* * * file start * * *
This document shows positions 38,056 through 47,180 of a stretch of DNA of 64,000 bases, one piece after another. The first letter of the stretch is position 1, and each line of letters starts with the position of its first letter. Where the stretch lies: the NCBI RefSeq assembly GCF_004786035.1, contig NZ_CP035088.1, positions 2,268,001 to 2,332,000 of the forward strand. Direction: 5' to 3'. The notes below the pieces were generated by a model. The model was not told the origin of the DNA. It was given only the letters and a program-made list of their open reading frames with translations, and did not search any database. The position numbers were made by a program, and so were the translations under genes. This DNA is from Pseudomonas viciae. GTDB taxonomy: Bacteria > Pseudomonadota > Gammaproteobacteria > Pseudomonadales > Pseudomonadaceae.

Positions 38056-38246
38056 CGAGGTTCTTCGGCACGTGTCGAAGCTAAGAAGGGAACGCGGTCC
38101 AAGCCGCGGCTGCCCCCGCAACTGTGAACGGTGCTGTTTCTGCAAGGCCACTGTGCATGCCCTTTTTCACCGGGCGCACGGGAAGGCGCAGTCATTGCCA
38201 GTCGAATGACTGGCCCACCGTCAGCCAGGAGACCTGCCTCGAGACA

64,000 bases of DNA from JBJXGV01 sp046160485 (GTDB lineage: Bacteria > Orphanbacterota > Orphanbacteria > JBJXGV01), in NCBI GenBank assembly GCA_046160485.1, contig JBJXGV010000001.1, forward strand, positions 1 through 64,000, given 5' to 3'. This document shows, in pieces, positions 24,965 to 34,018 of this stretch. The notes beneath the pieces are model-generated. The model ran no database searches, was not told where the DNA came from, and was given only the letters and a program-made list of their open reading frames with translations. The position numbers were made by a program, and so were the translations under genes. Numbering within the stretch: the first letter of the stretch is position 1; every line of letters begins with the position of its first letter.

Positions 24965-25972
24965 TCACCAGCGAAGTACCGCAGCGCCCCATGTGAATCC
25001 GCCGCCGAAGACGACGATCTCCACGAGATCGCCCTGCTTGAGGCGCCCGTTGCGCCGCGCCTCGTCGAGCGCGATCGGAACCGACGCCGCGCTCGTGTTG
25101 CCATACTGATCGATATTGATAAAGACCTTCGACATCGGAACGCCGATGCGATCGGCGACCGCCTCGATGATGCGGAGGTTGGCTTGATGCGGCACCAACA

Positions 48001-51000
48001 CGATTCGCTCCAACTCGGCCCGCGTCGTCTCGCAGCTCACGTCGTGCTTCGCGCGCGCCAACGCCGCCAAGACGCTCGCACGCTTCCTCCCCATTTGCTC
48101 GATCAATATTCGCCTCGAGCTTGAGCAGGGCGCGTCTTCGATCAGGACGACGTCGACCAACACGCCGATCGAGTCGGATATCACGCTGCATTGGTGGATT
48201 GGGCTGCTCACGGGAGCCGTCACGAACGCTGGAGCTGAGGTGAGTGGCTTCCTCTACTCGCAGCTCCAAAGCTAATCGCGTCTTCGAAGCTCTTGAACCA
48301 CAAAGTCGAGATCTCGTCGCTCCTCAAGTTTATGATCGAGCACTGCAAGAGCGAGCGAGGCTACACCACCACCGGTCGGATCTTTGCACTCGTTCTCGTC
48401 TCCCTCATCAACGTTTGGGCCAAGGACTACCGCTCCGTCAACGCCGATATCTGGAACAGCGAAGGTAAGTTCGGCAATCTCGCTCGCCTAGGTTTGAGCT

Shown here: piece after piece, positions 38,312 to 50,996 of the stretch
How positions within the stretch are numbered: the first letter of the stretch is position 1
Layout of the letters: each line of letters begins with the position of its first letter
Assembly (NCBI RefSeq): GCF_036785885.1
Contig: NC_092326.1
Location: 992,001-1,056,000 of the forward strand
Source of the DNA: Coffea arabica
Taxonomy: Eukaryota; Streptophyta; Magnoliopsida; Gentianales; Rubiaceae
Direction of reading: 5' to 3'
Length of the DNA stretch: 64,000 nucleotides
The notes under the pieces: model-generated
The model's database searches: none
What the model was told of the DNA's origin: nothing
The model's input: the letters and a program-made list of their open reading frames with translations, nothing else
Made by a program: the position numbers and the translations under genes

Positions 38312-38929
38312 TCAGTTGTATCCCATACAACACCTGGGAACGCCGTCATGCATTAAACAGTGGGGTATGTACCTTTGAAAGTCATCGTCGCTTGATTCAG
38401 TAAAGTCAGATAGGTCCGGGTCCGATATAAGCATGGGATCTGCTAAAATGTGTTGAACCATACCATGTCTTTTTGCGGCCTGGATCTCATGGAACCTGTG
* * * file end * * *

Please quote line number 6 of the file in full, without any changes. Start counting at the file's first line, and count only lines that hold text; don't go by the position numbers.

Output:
64,000 bases of DNA from JBJXGV01 sp046160485 (GTDB lineage: Bacteria > Orphanbacterota > Orphanbacteria > JBJXGV01), in NCBI GenBank assembly GCA_046160485.1, contig JBJXGV010000001.1, forward strand, positions 1 through 64,000, given 5' to 3'. This document shows, in pieces, positions 24,965 to 34,018 of this stretch. The notes beneath the pieces are model-generated. The model ran no database searches, was not told where the DNA came from, and was given only the letters and a program-made list of their open reading frames with translations. The position numbers were made by a program, and so were the translations under genes. Numbering within the stretch: the first letter of the stretch is position 1; every line of letters begins with the position of its first letter.